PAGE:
The state of local government today is just as much the fault of voters as it is the politicians.
People love to whine about how incompetent the council is, but this attitude is starting to wear thin.
The survival of local government requires us to be engaged now more than ever before and we need our elected representatives to actually represent us in a meaningful way.
It's about time councillors, mayors, and their kingdoms formed a united front in the face of central government's strong centralisation agenda.
Because as the saying goes, you don't know what you've got until it's gone.
Right now smaller councils around the country are seeing their very existence called into question between three waters reforms, changes to resource management, planning rules dictated from the Beehive, and a review into the future of local government.
I fully acknowledge councils don't have a particularly strong case to fight back on many of these changes.
Pipes burst left right and centre in the capital and the more dramatic events have resulted in wastewater spewing into the harbour, not to mention a 24-hour sludge trucking operation.
It's the decision-making of councils through their district plans and giving people too much say on where housing can go, or rather not go, that's partly to blame for the crisis we're in today.
Councils should rightfully be criticised for their lack of action.
But I think ratepayers have just as much to answer for. The people who lead these councils don't magically appear from nowhere, we decide to put them there.
When I say ratepayers, I mean everyone who is eligible to vote, because you can be assured rates very much affect those who are not homeowners by way of rent hikes.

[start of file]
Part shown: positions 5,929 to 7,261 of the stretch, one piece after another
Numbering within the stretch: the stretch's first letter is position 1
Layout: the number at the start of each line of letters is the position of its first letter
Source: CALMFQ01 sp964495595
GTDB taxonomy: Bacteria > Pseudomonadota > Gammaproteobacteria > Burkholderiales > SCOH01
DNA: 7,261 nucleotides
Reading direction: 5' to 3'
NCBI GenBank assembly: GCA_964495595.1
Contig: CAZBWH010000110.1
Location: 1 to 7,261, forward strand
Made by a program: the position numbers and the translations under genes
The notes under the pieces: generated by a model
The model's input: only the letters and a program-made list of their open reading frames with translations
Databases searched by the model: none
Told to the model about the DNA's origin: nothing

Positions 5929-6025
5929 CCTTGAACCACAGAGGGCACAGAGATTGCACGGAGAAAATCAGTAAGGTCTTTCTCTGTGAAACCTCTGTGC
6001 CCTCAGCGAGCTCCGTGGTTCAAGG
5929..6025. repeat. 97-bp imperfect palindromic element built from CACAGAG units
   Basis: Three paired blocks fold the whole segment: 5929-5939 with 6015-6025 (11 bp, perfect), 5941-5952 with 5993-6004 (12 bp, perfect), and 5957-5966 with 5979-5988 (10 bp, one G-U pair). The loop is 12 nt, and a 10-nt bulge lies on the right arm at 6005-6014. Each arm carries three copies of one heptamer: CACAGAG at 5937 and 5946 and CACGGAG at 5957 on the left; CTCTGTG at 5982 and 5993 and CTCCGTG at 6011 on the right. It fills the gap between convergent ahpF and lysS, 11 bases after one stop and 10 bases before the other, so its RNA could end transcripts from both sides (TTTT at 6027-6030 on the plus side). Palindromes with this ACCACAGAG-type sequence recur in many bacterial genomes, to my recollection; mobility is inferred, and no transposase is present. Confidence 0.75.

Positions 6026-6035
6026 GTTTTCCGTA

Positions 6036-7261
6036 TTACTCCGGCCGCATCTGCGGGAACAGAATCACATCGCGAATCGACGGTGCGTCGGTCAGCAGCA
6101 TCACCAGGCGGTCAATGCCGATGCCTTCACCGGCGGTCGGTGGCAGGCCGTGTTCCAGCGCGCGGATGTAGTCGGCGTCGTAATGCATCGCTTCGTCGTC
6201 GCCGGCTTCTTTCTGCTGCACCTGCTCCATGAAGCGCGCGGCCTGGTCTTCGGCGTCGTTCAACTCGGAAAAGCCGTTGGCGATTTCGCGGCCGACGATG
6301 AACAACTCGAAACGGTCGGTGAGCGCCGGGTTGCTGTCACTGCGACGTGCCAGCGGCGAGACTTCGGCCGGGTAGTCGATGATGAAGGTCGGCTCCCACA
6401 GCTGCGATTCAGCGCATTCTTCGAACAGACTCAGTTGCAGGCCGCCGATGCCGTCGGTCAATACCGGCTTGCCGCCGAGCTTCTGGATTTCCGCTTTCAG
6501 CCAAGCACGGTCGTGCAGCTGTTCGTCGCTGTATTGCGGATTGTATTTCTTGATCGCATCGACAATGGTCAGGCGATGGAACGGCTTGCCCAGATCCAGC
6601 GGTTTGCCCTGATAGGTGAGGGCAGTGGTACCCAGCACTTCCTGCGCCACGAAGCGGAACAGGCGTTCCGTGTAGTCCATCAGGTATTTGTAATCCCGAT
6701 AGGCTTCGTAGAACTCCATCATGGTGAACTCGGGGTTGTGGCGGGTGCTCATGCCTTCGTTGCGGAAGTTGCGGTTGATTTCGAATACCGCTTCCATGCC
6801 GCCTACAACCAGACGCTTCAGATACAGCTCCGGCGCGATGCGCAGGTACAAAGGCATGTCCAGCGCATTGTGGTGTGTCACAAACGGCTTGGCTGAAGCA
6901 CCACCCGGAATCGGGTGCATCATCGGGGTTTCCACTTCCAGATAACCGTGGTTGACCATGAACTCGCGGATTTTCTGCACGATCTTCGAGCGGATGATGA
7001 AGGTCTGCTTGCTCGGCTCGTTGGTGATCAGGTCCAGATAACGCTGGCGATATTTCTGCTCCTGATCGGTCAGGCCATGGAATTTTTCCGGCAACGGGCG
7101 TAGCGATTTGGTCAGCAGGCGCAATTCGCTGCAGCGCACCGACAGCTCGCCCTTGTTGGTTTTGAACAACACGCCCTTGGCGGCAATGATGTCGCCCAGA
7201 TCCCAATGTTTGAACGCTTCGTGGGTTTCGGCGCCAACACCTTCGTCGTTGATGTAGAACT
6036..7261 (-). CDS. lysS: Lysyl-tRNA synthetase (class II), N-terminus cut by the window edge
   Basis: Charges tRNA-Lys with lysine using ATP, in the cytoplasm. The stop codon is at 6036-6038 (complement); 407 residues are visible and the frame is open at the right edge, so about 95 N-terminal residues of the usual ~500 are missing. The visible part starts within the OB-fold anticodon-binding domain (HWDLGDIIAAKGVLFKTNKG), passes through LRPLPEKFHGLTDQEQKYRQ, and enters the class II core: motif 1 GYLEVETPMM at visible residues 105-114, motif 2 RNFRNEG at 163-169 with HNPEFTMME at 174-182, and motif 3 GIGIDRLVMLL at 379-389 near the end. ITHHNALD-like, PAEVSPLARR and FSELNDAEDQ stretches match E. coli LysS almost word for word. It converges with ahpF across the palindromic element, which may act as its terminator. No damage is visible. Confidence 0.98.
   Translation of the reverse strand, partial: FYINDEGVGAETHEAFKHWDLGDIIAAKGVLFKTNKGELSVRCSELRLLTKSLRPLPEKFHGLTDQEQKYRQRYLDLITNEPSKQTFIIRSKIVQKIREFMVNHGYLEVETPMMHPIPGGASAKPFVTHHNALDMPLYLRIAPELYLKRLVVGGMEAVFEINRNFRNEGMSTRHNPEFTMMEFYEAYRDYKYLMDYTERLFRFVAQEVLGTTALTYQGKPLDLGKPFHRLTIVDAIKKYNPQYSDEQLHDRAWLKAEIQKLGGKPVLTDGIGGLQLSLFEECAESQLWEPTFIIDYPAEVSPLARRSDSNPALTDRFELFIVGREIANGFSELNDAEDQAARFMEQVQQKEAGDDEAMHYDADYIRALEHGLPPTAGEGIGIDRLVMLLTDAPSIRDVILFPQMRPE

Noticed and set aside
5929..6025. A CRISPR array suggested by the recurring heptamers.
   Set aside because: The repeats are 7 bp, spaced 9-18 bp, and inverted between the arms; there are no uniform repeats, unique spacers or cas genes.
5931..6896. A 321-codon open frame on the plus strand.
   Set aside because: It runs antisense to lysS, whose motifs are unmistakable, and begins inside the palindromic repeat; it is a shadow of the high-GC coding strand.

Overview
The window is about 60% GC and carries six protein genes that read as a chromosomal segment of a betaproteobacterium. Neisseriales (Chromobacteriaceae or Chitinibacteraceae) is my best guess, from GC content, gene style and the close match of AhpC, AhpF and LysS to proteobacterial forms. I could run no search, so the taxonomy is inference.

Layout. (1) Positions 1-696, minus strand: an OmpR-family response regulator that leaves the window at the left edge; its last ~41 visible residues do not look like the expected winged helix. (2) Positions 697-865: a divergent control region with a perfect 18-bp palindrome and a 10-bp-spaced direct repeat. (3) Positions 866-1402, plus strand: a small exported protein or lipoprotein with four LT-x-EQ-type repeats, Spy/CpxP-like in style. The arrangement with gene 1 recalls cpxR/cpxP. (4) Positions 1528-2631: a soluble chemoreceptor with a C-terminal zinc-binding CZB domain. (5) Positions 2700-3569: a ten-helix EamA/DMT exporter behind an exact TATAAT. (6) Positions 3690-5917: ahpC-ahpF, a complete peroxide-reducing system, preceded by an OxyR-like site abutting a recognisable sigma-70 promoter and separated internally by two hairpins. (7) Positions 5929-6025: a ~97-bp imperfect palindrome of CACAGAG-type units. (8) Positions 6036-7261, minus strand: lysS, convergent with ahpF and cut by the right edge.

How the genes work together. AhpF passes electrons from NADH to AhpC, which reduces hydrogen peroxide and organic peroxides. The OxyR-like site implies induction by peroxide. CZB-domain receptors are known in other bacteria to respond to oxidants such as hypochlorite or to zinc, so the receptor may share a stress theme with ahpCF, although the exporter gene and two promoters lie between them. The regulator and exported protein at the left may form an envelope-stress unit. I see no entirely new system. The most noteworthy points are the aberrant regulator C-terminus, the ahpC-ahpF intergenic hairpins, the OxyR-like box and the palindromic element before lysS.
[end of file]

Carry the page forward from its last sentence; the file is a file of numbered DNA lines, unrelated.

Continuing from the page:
The problem is that increasingly fewer people are deciding to have a say in who ends up around council tables. In 2019 voter turnout was just 42.2 per cent.
We literally pay these people to make decisions on our behalf and I can't help but wonder if there was better engagement in local government, whether such poor decisions would have been made in the first place.
Council hopefuls have not campaigned on low or zero rates increases for their own benefit, I'm sure they would love some more cash to splash on pet projects.
They've campaigned on it because potential voters don't like being hit with big bills in their letterboxes.
Candidates have also been criticised for campaigning on bright and shiny new things with any money they are pitching to spend, instead of maintaining core infrastructure.
Why? Because it's an easy way to win votes.
The state of local government is a joint failure driven by candidates and voters who are stuck in a vicious cycle.
So, allow me to make the case for local government and why people should care about it.
The council makes decisions which affect your everyday life, the things that you often forget about, until something goes wrong.
Things like the bus network, the rubbish and recycling, the maintenance of local roads, the water you drink from the tap, the cost of parking in town, library opening hours, and local swimming pools.
The effect of council decision making on any of these services is swift and immediate, rather than a decision from the Beehive taking an age to trickle down through layers of bureaucracy.
People often share closer and more personal relationships with their ward councillors than their local MPs.
Council buildings are usually at the heart of communities and feel like a more direct line to decision making than Parliament, which for many New Zealanders is hundreds of kilometres away.
The intimacy of local government is its charm.
So, it's frustrating that despite these people having so much influence on the way we experience our everyday lives, we have become increasingly disengaged.
As a result, candidates have been left to their own devices to try and win votes whether that's being backed by a famous filmmaker or making elaborate promises which compromise core services.
It's also left the minority of people who are engaged with council to have the loudest voices. Is it any wonder the levers for housing densification have not been pulled for so many years?
Local government should and can be better, but that starts with voters showing an interest and articulating what is important to them.
Candidates must then meet this in an intelligent and transparent way. Rates increases are not necessarily the enemy for example, especially if council hopefuls can clearly explain the trade-offs and what that money will be used for.
It takes two to tango and we need local government on the dance floor.
• Senior Wellington journalist Georgina Campbell's fortnightly column looks closely at issues in the capital.